Waazhi Anishinaabemiin

Tips, on how to speak the language

1. Commitment – Want

Know your motivation, if you don’t have a good reason to learn the language, you are less likely to stay motivated over the long-run.

“OK, I want to learn this and I’m therefore going to do as much as I can in this language, with this language and for this language.”

2. Find a partner

Keep each other motivated, to push one another to really go for it. You have someone from whom you can speak to, and that’s the idea behind learning a language.

3. Talk to yourself

When you have no one to speak to, there’s nothing wrong with talking to yourself. Speaking to yourself is a great way to practice if you’re not able to use it all the time. This can keep new words and phrases fresh in your head. It helps build your confidence for the next time you speak with someone.

4. Keep it relevant

Talking to people is one of the best ways to learn a language, because it keeps the learning process relevant to you. You’re learning a language to be able to use it. You’re not going to speak it only to yourself. Being able to put the anishinaabe language into a more useful, general everyday setting, talking to fluent speaking family members, co-workers, visitors or at the store or at a restaurant.

5. Make it Fun – Have fun with it

Using the anishinaabe language in any way is a creative act. You can write and record songs. Think of some fun ways to practice the anishinaabe language, do plays, use puppets, draw comic strips, write poems, or just talk to whomever you can. If you can’t find a way to have fun with the anishinaabe language, chances are you haven’t followed step 4. Anishinaabemowin is fun, that’s why when you see fluent speakers speak, they are always laughing too.

6. Accept that you will be making mistakes – Act like a child

Try to learn the way kids do. The key to learning as quickly as a child may be to simply take on certain childlike attitudes. For instance, lack of self-consciousness, a desire to play in the language and the willingness to make mistakes. We learn by making mistakes. As kids, we are expected to make mistakes, but as adults, mistakes are taboo. Think how an adult is more likely to say, “I can’t” rather than, “I haven’t learned that yet”, or “I can’t swim, I can’t drive, I can’t speak anishinaabemowin”. To be seen as failing or struggling, is a social taboo that doesn’t burden children. When it comes to learning the language, admitting that you don’t know everything and being okay with that is the key to growth and freedom. Let go of your grown-up inhibitions.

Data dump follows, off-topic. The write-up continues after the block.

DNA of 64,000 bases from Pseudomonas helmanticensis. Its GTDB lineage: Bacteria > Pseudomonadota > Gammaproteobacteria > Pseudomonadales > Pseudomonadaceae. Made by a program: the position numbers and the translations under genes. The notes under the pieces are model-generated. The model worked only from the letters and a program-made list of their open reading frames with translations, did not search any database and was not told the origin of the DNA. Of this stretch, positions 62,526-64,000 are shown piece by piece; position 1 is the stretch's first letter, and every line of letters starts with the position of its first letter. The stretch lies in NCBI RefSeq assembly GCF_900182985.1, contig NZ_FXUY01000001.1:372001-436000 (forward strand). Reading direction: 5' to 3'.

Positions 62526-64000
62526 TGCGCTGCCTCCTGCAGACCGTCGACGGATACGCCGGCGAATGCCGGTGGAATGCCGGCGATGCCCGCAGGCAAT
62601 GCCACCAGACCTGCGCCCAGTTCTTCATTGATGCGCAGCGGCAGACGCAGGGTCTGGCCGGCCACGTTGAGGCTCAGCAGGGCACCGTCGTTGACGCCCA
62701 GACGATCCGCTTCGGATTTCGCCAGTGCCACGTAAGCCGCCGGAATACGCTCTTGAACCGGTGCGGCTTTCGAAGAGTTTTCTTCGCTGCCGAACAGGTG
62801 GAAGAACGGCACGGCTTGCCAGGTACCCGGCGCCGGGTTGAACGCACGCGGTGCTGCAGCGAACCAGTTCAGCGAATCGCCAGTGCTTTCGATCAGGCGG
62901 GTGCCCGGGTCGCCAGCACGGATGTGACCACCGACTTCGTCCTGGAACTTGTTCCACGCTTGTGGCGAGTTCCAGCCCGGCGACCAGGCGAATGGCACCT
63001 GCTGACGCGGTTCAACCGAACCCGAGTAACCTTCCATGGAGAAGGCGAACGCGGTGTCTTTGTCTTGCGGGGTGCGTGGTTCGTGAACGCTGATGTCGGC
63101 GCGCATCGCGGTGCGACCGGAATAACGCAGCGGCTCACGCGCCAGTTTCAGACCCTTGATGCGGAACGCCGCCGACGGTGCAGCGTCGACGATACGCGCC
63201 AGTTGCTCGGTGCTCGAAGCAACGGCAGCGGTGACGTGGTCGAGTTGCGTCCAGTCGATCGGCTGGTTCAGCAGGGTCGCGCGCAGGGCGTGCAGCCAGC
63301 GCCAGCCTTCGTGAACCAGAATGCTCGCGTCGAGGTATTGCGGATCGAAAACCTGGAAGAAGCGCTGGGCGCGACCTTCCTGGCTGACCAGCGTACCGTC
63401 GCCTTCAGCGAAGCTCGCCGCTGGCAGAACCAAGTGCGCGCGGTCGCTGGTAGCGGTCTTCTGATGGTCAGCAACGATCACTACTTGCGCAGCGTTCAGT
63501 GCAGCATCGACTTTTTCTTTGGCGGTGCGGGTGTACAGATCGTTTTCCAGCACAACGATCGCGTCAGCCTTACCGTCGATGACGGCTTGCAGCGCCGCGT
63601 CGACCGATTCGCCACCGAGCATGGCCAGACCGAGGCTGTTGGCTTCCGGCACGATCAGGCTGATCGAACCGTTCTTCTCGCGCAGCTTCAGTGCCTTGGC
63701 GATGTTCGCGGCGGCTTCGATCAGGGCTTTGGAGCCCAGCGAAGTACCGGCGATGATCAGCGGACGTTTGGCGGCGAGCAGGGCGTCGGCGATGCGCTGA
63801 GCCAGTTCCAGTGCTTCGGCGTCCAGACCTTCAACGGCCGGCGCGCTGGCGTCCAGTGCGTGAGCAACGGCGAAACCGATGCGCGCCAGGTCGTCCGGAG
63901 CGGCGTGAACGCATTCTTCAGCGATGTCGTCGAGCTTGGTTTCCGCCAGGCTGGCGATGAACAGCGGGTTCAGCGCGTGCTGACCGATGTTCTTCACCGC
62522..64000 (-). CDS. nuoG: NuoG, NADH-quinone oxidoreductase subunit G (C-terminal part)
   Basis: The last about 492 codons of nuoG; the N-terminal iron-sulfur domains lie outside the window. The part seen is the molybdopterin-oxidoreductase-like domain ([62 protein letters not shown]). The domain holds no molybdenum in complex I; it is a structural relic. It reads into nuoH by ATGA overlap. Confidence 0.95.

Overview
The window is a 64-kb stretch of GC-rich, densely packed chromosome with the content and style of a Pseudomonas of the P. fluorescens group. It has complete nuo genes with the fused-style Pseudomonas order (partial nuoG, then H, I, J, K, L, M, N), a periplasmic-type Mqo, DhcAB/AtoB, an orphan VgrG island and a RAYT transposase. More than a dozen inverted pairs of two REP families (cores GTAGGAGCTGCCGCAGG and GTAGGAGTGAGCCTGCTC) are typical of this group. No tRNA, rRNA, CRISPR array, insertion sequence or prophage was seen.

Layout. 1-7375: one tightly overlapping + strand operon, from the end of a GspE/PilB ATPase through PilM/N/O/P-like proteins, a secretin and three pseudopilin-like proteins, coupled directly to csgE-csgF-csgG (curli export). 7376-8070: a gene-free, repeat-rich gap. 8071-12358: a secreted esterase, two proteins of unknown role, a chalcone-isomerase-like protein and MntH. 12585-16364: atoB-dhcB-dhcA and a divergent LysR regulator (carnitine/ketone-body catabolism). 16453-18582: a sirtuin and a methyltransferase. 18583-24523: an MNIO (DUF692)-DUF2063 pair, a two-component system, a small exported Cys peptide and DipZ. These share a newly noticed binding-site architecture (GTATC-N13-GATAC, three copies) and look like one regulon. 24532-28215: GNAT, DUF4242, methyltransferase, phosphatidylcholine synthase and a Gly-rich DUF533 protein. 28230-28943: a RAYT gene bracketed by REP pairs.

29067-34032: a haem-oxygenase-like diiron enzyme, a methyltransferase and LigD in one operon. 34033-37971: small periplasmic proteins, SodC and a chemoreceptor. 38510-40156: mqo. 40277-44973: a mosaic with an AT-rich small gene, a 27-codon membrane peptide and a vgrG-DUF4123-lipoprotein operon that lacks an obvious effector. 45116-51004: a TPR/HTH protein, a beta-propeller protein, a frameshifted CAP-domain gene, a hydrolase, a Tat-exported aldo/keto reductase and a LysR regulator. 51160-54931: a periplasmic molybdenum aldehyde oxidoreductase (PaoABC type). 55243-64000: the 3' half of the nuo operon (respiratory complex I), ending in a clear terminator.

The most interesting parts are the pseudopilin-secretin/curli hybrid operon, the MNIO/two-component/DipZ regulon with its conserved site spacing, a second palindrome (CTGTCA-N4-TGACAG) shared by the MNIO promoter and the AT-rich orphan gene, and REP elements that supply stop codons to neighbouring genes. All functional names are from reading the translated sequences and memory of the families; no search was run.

7. Leave your comfort zone

Willingness to make mistakes means being ready to put yourself in potentially embarrassing situations, it’s the only way to develop and improve. No matter how much you learn, you won’t ever speak the language without putting yourself out there. Talk to strangers in the language, ask for directions, order food or try telling a joke. The more often you do this, the bigger your comfort zone becomes and the more at ease you can be in new situations.

8. Listen

You must learn to listen before you can speak. The more exposed you are to the language, the more familiar it becomes, and the easier it is to speak it properly. We are able to pronounce anything, it’s just that we’re not used to doing it. In our Anishinaabe language we have the nasal sounds (nh, mb, nj, nd) and the (ew) sound as in mewzha and the guttural sound (g’k/ghk) as in mag’kii, don’t exist in the English language. The best way to go about mastering these sounds is to hear it constantly, to listen to it and to visualize or imagine how they are supposed to be pronounced, because for every sound there is a specific part of the mouth, nose and throat that we use in order to achieve that sound.